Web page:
Online classes are missing the point

Halfway through the semester and I haven’t learned anything

  • Graphic Joey Bruce

Someone recently asked me how I felt being halfway through the semester. I had to take a moment to process what they were talking about because there’s absolutely no way we’re midway through fall 2020. I’ve learned nothing.

Each semester has its moments of not knowing what day of the week, or even what month it is. But this year it feels different, and frankly, disappointing. 

It might have something to do with us never having that starting-the-race sensation of finding our classrooms or standing in line at the bookstore. I regret ever complaining about having to wait in those hectic lineups. I don’t even have the textbook for one of my classes because it still isn’t available, and our first exam is this week.

At the end of the day, when I have an exam—textbook or not—I’m going to study. But we aren’t cashing out thousands of dollars to learn from free websites. Our own personal methods of studying and furthering what we learn in class have always been a necessary part of progress. But it cannot be the entirety of how we’re learning. That’s simply not what higher education is and I sure didn’t take out a loan for this.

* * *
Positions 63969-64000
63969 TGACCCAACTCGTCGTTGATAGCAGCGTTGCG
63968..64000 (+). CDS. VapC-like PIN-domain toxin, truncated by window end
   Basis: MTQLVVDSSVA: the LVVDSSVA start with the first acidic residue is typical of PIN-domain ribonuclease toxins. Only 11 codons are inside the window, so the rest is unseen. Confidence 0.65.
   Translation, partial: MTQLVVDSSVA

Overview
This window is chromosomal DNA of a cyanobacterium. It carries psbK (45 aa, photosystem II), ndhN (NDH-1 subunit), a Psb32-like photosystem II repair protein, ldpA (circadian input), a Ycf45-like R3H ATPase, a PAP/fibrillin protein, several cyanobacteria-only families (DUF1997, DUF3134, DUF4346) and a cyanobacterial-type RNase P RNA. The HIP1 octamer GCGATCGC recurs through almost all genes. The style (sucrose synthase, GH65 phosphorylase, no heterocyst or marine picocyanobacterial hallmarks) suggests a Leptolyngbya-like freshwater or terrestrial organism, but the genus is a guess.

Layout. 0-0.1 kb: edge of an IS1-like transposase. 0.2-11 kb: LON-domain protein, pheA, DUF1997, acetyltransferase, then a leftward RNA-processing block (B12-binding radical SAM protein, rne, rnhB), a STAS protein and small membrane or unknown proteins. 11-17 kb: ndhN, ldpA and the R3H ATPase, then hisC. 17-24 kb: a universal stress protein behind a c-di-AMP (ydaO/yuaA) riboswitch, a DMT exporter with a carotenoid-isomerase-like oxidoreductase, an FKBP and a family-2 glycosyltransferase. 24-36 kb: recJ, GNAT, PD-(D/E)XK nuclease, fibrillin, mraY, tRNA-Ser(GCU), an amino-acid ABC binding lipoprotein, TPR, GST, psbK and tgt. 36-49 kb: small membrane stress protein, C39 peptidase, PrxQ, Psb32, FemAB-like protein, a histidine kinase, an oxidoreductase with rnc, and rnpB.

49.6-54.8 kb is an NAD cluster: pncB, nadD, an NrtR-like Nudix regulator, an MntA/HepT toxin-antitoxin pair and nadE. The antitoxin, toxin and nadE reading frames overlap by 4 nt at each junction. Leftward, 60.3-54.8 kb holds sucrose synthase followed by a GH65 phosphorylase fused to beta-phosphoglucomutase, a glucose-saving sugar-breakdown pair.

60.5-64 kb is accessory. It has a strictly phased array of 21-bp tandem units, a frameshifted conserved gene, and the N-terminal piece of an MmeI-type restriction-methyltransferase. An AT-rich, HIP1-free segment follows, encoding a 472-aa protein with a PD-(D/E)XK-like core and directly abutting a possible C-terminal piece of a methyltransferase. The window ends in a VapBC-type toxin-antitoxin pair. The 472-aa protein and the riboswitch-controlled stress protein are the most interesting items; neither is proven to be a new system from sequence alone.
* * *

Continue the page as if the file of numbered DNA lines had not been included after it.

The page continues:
Everyone keeps saying we’re working with what we’ve got. But I don’t believe it. I don’t think the university has done more than sort out logistics. The learning experience that takes place in a lecture hall or a laboratory is more than professors giving students information. It’s visceral, interpersonal, connective, and straight up not happening through a screen.

My heart goes out to all of the first-year students who haven’t yet had the thrill of glaring at the person sitting behind you eating the world’s loudest snack. Even more so, because when that snack gets put away and you can focus on what the prof is saying, something magical happens. You learn something.

Read more: Starting a new chapter virtually

The prof is up there talking and you’re right there listening, and something clicks. And someone else in the room also learns something, and there’s an air of growth that you hardly recognize because you’re just there doing the thing.

For one little moment, your deep conscience feels justified about the cost of tuition. A feeling you can kiss goodbye.

In order to facilitate this new style of education, many of us have had to make extremely expensive decisions. On top of paying full tuition to watch profs figure out how Zoom works, we’ve also bought flights home, faster wifi, and new laptops.

It’s been a messy seven weeks, but I’m holding onto hope that somewhere between the delayed video lectures and blank screens of peers we can all learn something in the remainder of the semester. Thank God my therapist knows how to use Zoom.


 

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